Recording sessions often put artists in a state of panic. Even seasoned ones can find it hard to bear the stress, let alone the beginners who are doing it for the first time. The best approach would be to be prepared but this is easier said than done for the first-timers. Whether you are performing in a home recording studio or a professional one, you need to know a few facts so that you are all set for the first recording of your career. Here are some tips that can help.
Start small with a trial run
It does not make sense to book an expensive studio and hire an engineer who charges thousands of dollars right in your first session. This approach could blow up your savings at once, without giving you a track that you can even release. Rather, you should start small with a trial run, probably in a home studio. If you don’t have one, you could use a friend’s place instead. Once you are confident, you can opt for a professional session.
Avoid making the session too crowded
You may be recording at home or a pro studio but getting the place too crowded can actually affect your performance and quality of the track as well. Friends and family are bound to be excited about your first music recording session but politely ask them to stay home. And you can promise them a treat of course, once the track is out!
Talk to your engineer
If you have a pro engineer to handle the recording, it is a good idea to invest in a thorough discussion before you take the plunge. This will help them understand your expectations and they can probably share some expert tips to get the track right. If you plan to buy beats online rather than create original ones, let them know. Being on the same page with the engineer is a definite advantage, particularly when it is your first time.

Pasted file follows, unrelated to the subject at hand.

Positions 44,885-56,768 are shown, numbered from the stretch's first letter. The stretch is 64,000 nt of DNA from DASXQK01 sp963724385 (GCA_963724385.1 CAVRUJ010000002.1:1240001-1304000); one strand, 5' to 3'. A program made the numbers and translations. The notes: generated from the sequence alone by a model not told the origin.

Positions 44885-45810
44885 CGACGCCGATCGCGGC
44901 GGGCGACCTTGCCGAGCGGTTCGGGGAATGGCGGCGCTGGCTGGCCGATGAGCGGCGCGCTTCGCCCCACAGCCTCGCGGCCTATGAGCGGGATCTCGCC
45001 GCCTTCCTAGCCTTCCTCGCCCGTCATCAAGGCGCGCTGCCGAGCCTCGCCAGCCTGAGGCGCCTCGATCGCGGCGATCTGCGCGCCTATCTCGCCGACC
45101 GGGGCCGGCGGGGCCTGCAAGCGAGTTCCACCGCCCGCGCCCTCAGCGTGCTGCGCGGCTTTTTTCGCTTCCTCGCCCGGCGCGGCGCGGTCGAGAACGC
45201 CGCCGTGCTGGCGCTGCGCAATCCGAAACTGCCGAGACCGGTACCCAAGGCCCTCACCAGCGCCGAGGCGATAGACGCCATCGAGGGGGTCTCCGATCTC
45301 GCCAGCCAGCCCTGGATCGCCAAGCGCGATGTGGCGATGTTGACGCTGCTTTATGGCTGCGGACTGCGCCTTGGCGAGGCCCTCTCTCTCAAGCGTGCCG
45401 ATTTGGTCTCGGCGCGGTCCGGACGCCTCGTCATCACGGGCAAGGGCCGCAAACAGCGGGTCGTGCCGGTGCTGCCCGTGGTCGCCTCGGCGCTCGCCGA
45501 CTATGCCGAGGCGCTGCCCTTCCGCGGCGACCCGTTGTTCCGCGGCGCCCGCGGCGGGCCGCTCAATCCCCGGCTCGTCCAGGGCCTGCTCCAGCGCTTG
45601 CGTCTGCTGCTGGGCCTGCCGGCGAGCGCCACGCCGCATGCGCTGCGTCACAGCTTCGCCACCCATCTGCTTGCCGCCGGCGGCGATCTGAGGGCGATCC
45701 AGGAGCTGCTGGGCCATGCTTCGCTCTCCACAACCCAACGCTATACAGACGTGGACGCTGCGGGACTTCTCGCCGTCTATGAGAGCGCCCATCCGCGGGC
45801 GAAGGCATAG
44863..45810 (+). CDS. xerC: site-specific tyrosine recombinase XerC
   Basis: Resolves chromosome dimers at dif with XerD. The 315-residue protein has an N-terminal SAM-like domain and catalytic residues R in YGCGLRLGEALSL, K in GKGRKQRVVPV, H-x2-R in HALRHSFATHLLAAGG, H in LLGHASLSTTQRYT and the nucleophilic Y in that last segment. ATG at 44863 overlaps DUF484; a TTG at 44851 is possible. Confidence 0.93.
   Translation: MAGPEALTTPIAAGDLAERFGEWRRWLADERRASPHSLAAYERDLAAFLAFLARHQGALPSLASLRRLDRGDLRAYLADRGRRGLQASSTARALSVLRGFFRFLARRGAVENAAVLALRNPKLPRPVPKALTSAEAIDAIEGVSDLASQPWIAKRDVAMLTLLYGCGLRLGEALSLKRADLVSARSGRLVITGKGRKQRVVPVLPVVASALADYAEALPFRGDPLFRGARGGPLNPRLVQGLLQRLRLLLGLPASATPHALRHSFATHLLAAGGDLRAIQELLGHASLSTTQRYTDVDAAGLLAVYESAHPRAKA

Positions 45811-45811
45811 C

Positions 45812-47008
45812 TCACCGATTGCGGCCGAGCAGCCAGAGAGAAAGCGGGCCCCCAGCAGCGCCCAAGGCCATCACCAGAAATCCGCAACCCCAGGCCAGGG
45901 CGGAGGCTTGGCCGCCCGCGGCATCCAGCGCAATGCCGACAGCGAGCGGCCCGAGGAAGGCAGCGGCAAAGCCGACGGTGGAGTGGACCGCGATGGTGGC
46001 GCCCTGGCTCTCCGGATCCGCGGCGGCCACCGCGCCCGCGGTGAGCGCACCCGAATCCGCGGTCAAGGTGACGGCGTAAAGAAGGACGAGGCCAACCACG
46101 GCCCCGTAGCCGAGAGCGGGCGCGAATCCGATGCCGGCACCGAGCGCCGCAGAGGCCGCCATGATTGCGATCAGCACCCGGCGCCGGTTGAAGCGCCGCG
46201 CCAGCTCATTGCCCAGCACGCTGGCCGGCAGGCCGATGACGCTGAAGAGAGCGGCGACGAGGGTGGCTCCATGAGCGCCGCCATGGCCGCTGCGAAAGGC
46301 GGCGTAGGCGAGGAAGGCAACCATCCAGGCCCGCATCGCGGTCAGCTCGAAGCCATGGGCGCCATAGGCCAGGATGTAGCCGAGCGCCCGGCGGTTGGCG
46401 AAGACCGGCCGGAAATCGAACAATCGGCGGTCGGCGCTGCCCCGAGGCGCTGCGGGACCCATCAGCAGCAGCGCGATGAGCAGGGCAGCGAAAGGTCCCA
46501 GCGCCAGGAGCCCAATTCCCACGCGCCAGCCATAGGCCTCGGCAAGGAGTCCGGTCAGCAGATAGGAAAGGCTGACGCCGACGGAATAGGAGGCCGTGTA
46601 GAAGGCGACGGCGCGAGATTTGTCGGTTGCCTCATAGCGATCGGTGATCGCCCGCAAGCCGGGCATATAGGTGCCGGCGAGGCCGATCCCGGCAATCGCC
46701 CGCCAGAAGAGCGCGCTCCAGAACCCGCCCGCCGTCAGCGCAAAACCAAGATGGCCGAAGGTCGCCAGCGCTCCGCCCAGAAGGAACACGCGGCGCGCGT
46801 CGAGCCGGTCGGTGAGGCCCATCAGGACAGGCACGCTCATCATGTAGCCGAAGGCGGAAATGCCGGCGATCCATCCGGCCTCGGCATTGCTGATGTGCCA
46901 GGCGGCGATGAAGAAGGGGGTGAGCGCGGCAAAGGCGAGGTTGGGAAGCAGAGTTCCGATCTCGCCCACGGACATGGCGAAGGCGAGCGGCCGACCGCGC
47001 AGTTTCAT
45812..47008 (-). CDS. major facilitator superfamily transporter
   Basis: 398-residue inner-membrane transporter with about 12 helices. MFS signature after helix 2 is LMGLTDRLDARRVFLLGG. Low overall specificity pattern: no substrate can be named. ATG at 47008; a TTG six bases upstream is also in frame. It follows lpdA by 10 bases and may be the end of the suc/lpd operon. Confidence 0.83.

Communication is a major pitfall for new artists as they are often not able to convey what they are looking for. For example, you may want a specific production technique or may not be able to comprehend the technical jargon. Bringing references to your first session is a good idea as it lets the producer and engineer understand what you really want. It could be a great time saver and reduce conflicts as well.
Stay within your budget
As a first-timer, you will probably want to do things within the budget. Not staying within limits can actually cause stress and impact your performance. This becomes all the more important if you have rented a professional studio and engineer to assist you with the job. Communicate your constraints to your engineer and they will make their best efforts to complete the job within the deadline. Believe it or not, they also want to do their best as much as you want to.
More than anything else, you need to be relaxed and happy during your first recording. After all, this is a moment you have waited forever!
Author Bio: A music lover and an entertainer herself, Harvey Brown designs influential content with team Outreach Monks and loves exploring new dimensions to her profession.